A young woman with learning difficulties and mental health needs was living happily with her mum and sister. Her family wants to arrange her marriage to a man who has come over from abroad. He needs to marry a British citizen so he can stay in the UK and probably has no interest in his wife-to-be. Mum feels this will be a good match as no one is willing to marry her daughter due to her disability and mental health. Dreaming of a beautiful life with her husband, and expecting the happiness and blessings that her new life would soon bring to her lap, she finally got married. However with the passage of time, she realised that it’s not like what she dreamed about – physically assaulted on regular basis and being mentally tortured everyday. She got scared of her life partner’s brutal attitude and soon asked her mum for help. But her mum didn’t offer any, instead she told her daughter that she had to go with it for good, otherwise it would bring shame
upon the family. Her husband had took all of her benefit money and sent it back home to support his family. Couple of months after the marriage, she had a miscarriage that made her life more miserable and her husband went even more aggressive towards her. Finally, her dreams ended up in smoke – she got divorced from her husband after he got a British passport and then he started his own life, leaving her alone. This is not the only story of this kind. History is full of such stories as this crime is in practiced almost everywhere. An estimated 8,000 women became victims of forced marriages per year. There are so many ways that women are forced into marriages and to save the honour of her family. There are other kinds of forced marriages, such as ‘shot gun weddings’, whereby an unplanned pregnancy occurs and the woman needs to be married in order to avoid the supposed shame of having an illegitimate child. Another is the ‘compensation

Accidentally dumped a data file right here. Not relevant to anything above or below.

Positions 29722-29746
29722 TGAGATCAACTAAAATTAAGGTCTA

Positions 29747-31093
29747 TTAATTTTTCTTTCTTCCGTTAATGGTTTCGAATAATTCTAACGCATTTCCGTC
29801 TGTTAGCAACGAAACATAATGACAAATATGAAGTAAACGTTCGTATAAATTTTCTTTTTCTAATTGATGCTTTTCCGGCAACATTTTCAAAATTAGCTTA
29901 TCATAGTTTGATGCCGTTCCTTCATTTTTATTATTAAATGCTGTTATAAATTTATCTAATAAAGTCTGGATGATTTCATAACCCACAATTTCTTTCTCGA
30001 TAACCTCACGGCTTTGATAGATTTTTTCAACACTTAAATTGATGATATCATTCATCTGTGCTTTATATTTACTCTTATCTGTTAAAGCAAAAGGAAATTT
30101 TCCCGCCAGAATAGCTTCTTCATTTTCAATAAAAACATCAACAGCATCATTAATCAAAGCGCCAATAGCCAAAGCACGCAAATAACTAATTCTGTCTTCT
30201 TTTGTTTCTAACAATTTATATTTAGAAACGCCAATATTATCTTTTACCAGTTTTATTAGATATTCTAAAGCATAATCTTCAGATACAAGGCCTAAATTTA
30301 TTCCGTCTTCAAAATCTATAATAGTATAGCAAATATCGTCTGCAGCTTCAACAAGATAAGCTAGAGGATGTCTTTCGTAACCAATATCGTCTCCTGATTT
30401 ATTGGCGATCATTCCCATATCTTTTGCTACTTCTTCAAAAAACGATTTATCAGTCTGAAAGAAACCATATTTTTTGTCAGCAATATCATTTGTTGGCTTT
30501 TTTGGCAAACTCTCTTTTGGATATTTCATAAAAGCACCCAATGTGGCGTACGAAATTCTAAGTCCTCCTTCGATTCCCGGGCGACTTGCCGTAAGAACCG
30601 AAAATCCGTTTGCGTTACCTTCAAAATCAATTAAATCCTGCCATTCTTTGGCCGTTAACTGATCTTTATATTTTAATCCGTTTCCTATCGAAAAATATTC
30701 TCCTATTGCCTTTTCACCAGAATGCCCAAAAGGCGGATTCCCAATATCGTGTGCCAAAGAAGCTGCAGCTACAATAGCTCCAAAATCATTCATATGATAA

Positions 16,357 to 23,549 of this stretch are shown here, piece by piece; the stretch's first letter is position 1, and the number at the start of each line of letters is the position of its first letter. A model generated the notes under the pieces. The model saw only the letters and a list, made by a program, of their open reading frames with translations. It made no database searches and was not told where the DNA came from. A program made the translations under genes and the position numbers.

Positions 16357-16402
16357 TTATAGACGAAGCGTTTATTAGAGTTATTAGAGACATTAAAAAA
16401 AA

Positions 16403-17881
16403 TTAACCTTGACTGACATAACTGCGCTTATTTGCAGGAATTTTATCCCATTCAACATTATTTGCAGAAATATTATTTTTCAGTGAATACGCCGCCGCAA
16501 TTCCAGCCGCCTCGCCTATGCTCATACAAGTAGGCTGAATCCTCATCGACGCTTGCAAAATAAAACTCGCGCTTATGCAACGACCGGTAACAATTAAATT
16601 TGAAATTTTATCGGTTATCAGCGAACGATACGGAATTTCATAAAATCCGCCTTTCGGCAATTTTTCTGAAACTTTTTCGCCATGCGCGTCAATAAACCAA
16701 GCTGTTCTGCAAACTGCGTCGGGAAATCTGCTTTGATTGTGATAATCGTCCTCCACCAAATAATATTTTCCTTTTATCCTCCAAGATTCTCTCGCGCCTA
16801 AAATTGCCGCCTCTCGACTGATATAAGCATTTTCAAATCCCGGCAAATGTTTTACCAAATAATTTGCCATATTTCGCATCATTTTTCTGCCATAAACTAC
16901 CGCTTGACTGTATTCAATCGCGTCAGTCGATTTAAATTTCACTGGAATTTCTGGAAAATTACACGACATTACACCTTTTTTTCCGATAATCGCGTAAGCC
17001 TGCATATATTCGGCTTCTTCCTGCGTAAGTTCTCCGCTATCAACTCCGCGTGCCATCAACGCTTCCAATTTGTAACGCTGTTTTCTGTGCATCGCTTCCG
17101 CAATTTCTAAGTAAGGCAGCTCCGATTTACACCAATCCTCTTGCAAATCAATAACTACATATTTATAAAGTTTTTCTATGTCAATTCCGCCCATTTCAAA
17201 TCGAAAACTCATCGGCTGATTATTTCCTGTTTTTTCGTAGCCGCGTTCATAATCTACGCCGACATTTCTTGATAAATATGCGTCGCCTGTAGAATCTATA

marriage’; also known as vanni, swara and sang chatti, in which a woman or girl is forced into marriage in order to resolve feuds between two families. In the UK, forced marriages are now a criminal offence. Recently it has been announced by Secretary of State Theresa May that forced marriages are an ‘appalling practice’ and criminalising it would send “a strong message that it will not be tolerated”. She stated that parents who force their children to marry in England and Wales could be jailed for up to five years. The announcement follows a Home Office consultation that ended in March, launched by David Cameron. Teresa May also announced £500,000 in funding to help schools and other agencies to spot early signs of forced marriages.
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